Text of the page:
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More than 400 people are reported

to have been killed this week.

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We'll go live to the UN in New York

for the latest in a moment,

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but first our Middle East editor

Jeremy Bowen reports.

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This is what happened in eastern

Ghouta as diplomacy studied. --

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studied. The enclave was pounded.

400,000 people spend most of the day

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underground. Above them, Russian

jets, with their Syrian allies, were

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in action. As the Russians demanded

guarantees that rebel fighters would

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respect any truce. In eastern

Ghouta, men from civil defence

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risked their lives to rescue

civilians, even though the buildings

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could collapse and the planes could

come back. In the dust and

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confusion, these children were

separated from their parents. The

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rescuers ignored the dangers. The EU

condemned what it called brutal

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attacks. Diplomacy is supposed to

find words and deeds to stop this

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happening. They were rushed into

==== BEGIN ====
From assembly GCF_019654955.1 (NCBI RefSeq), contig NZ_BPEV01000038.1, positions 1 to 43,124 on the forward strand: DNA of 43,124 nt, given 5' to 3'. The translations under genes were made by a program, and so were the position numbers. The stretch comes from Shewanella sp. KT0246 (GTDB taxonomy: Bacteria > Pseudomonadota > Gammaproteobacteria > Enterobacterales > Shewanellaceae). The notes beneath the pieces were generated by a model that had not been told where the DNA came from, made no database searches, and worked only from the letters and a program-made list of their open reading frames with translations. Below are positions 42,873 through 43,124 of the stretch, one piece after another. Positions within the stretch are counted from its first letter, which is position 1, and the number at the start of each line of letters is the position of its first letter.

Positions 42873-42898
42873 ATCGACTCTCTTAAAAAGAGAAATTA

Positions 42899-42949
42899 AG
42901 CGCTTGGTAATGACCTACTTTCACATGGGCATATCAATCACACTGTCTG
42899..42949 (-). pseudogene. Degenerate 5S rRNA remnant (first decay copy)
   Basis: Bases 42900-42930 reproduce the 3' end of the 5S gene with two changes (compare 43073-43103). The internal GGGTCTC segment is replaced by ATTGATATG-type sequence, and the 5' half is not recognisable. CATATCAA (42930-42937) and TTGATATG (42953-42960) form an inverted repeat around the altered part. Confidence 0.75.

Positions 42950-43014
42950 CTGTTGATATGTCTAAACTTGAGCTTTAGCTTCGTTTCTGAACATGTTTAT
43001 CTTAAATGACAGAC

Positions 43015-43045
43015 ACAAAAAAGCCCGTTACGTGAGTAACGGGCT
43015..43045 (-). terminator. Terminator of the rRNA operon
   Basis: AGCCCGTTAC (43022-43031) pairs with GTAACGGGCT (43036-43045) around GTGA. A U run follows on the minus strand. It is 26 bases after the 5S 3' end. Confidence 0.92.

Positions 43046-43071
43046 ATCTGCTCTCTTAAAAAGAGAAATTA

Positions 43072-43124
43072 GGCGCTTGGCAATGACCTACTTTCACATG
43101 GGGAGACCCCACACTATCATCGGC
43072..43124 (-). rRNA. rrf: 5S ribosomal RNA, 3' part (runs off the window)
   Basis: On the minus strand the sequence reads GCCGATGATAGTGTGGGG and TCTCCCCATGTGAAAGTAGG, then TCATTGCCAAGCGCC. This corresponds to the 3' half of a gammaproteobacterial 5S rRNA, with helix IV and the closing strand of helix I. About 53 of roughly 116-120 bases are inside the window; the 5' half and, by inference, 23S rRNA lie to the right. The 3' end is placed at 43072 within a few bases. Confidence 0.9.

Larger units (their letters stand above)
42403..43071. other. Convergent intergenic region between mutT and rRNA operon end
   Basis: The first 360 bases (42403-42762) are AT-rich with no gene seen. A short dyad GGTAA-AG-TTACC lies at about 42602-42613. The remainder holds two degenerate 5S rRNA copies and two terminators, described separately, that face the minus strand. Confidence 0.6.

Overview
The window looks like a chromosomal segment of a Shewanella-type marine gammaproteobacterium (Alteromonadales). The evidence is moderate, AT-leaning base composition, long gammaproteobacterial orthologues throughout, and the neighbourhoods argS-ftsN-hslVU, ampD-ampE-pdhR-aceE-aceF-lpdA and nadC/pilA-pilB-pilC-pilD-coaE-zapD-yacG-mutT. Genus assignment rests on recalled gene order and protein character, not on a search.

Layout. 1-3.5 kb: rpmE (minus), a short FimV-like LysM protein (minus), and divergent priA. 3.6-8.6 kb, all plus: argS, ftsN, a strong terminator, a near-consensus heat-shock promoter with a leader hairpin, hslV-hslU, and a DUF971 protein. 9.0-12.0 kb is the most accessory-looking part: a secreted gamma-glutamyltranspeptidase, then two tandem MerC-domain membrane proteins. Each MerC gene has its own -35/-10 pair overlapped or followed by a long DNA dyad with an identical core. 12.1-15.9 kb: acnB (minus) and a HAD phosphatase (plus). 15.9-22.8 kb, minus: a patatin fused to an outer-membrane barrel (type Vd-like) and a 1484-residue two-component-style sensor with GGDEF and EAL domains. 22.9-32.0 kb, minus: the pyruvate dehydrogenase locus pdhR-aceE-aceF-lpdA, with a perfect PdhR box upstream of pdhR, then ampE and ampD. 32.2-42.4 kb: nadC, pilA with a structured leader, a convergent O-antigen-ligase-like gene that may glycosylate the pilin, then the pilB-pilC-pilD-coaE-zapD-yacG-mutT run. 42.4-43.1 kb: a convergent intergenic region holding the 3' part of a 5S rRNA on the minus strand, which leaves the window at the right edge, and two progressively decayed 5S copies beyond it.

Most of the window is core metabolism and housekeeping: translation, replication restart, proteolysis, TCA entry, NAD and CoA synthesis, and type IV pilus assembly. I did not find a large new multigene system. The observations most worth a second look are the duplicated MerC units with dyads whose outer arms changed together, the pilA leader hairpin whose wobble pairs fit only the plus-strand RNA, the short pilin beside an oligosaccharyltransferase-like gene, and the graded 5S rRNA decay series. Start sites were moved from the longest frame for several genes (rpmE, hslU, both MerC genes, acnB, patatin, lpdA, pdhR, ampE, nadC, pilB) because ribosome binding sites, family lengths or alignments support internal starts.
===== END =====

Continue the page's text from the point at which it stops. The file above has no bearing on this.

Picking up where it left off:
underground hospitals. It is hard to

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end a war, or even a battle, with

words. Especially when one side, in

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Syria, the regime and its allies,

believes victory is close. In Syria,

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military power, the capacity to

inflict pain and death, sets the

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pace of events. Treating the wounded

is one-way for humanity to push

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back. Another is to recreate small

pockets of normality, kindness and

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decency. This girl is 11 and, like

most people in eastern Ghouta, has

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been living in a basement. Mothers

and their children wait and hope.

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TRANSLATION:

Has been two months

since I went to school and saw my

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friends. We are here in the shelter

because of the bombing. The rockets

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and missiles never end. I hope that

the war will stop so we can go home.

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Among Syria's children, only

teenagers remember peace. The world

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has failed a generation. These men

waited for a lull in the bombing to

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try to bury a member of their

family. They ran out of time. In

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Syria, nobody can rest in peace.

Jeremy Bowen, BBC News.

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Joining me is Nick Bryant at the UN

in New York. The Security Council

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members have been locked in talks

for hours now. We keep expecting an